Women as well as men may follow a pattern of simultaneous affairs. If you understand in your own heart the possibility of love for more than one person at a time, then when your lover has an affair, you may be hurt and unhappy; but it’s comprehensible to you. When you wail, “How could you?” it’s a rhetorical question, for you know quite well how he could do that and more. You also know, although you may choose to forget it in the heat of the moment, that his having slept with another woman, or even loved another woman, does not necessarily mean that he loves you less. The one love is different from the other: it has a different place in the psyche, and it fulfills different needs.

Not necessarily just being attracted to one person

Photo credit: theslowlane

A woman has a right to a lover. Indeed, she has a right to more than one lover. While it’s quite possible for many women to love more than one man at a time, it’s also important to remember that not everybody believes this or is willing to accept it. You have a right to do it, but you must expect a wide range of consequences, some of which will be unfortunate.

To a committed monogamist, male or female, the reaction to infidelity is often a sense of total betrayal, however inappropriate or over-the-top you may find that reaction. If your male lover thinks this way, then love that’s really love, in his mind, means love that is exclusively with one person. In deciding to embark on an affair, you need to realize that, for him, even one involvement with one other man will be viewed as an absolute end of your relationship with him. Such an arbitrary stand is quite likely to be associated with a lot of pain and ultimately with loneliness, but the decision may be so fundamental and so emotional that it’s non-negotiable.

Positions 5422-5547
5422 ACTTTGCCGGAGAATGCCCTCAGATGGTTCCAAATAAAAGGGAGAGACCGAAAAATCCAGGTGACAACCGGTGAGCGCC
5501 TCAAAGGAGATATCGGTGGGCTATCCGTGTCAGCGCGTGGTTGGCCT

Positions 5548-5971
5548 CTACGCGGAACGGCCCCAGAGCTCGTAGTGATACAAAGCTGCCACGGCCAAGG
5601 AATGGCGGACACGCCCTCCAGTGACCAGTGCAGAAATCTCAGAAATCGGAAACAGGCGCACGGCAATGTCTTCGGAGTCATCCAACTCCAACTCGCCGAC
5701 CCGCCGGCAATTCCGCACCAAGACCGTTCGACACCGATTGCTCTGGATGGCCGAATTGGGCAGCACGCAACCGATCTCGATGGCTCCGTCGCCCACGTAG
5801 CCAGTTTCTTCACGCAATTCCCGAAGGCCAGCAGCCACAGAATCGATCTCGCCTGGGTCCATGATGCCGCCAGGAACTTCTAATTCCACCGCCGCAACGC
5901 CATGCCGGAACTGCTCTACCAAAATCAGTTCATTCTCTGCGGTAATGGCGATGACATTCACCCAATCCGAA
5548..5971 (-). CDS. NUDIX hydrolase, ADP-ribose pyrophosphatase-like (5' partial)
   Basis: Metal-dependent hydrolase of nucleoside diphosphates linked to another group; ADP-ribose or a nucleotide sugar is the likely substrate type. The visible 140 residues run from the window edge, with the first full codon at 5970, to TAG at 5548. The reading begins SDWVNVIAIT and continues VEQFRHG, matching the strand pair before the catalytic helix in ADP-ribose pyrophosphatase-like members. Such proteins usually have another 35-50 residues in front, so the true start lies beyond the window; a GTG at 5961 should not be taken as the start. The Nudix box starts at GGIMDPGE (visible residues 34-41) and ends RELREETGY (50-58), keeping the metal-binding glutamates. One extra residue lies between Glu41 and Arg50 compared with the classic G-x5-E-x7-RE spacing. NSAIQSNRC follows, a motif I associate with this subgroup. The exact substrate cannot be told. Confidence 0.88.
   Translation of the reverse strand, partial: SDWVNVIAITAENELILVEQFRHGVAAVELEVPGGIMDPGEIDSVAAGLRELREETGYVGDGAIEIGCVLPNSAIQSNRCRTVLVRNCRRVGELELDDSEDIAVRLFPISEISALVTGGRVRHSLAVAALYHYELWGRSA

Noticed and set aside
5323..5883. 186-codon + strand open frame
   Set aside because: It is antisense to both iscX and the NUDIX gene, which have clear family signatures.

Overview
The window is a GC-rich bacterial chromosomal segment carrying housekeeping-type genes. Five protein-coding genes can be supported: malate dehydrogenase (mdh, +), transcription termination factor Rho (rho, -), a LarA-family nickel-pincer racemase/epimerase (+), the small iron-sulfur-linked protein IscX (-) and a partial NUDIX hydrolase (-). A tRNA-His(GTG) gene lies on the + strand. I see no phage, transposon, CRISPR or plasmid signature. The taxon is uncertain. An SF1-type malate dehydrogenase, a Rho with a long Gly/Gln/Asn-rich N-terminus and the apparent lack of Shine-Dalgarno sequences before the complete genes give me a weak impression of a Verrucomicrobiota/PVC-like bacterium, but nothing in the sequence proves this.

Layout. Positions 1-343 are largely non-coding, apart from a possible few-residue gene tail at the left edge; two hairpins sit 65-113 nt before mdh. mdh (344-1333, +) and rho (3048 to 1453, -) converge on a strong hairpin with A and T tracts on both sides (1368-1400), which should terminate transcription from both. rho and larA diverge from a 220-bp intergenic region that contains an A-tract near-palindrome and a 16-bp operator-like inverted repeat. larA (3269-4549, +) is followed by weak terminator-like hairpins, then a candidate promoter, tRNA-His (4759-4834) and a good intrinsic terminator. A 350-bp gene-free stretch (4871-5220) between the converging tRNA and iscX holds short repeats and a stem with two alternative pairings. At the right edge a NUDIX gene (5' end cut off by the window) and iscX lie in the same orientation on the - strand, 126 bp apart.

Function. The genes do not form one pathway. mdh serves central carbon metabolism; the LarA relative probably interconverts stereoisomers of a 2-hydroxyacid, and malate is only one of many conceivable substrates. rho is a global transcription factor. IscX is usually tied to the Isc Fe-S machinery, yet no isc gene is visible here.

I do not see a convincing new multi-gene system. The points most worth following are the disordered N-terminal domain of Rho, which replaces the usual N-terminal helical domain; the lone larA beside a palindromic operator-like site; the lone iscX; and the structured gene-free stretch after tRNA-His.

In most instances, though, the acceptance of the plurality of love and lovers is part of the more sophisticated wisdom that comes with experience. Even with married couples, it may be painful, but it’s not necessarily outrageous.

Many people would tend to agree with Oscar Wilde when he asserts, “People who love once in their lives are really shallow people. What they call their loyalty and fidelity is either lethargy of custom or lack of imagination. Faithfulness is to the emotional life what constancy is to the intellectual life, simply a confession of failure.”

The Seamless Seduction